Celgene Corp (CELG.O) on Monday raised its 2017 revenue and profit forecasts on the strength of its flagship Revlimid multiple myeloma drug and increased expectations for other treatments for cancer and psoriasis.
The U.S. biotech company reiterated its 2020 forecast for sales exceeding $21 billion as Chief Executive Officer Mark Alles kicked off the annual JP Morgan Healthcare Conference in San Francisco.
Following the official presentation, Chief Operating Officer Jackie Fouse said the 2020 forecast was largely based on increasing sales of its existing product portfolio.
Positive data from the experimental multiple sclerosis drug ozonimod could lead to a revision of 2020 revenue targets, she said. The company has 10 products in development with billion-dollar potential, four of them multibillion-dollar opportunities, Fouse said.
Celgene expects to file for approval of ozonimod by year-end.
The company forecast 2017 earnings of $7.10 to $7.75 per share before special items, up from its prior view of $6.75 to $7.00. It raised its revenue outlook to a range of $13 billion to $13.4 billion from $12.7 billion to $13 billion.
Analysts on average were expecting a 2017 profit of $7.04 per share and revenue of $13.2 billion.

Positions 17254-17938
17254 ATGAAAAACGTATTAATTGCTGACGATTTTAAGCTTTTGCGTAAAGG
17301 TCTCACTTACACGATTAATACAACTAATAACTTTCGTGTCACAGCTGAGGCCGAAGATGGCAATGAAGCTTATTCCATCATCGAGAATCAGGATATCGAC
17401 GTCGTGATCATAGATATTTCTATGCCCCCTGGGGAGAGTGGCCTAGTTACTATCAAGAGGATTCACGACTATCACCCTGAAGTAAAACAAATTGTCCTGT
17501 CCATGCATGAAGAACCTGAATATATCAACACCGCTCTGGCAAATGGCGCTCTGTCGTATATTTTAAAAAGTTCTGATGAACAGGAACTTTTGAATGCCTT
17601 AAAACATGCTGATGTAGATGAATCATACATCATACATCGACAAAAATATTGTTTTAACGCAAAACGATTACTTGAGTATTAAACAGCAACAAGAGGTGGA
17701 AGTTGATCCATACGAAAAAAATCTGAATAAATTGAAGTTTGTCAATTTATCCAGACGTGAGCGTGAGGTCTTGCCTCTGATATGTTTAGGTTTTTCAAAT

Investors were not thrilled, possibly because of the conservative long-term outlook or an updated 2016 revenue estimate slightly below Wall Street expectations. Celgene shares fell more than 1 percent before trimming losses.
"Celgene is trading down modestly as expectations were high going in," Evercore ISI analyst John Scotti said in a research note, even though the "2017 EPS guide was slightly above the Street" and revenue was in line with expectations.
For 2016, Celgene said it expected product sales of about $11.2 billion and earnings of about $5.94 per share, excluding items. Analysts on average forecast a profit of $5.92 and revenue of $11.29 billion, according to Thomson Reuters I/B/E/S.
The company sees 2017 Revlimid sales of $8 billion to $8.2 billion.
Alles highlighted the company's pipeline opportunities and various partnerships, saying it expected data from 19 late-stage trials through 2018.
"We are entering a pivotal two-year period with multiple catalysts increasing our confidence in our ability to achieve or exceed our 2020 targets and sustain our growth from 2020 to 2030," Alles said.
The company said it could significantly expand its Abraxane franchise for solid tumor cancers, pointing to multiple lung cancer trials in combination with new immuno-oncology drugs.
Alles said he believed Abraxane could eventually help cure certain subsets of early-stage pancreatic cancer. "This would be groundbreaking," he said.
(Reporting by Bill Berkrot; additional reporting by Deena Beasley in San Francisco and Akankshita Mukhopadhyay in Bengaluru; Editing by Lisa Von Ahn)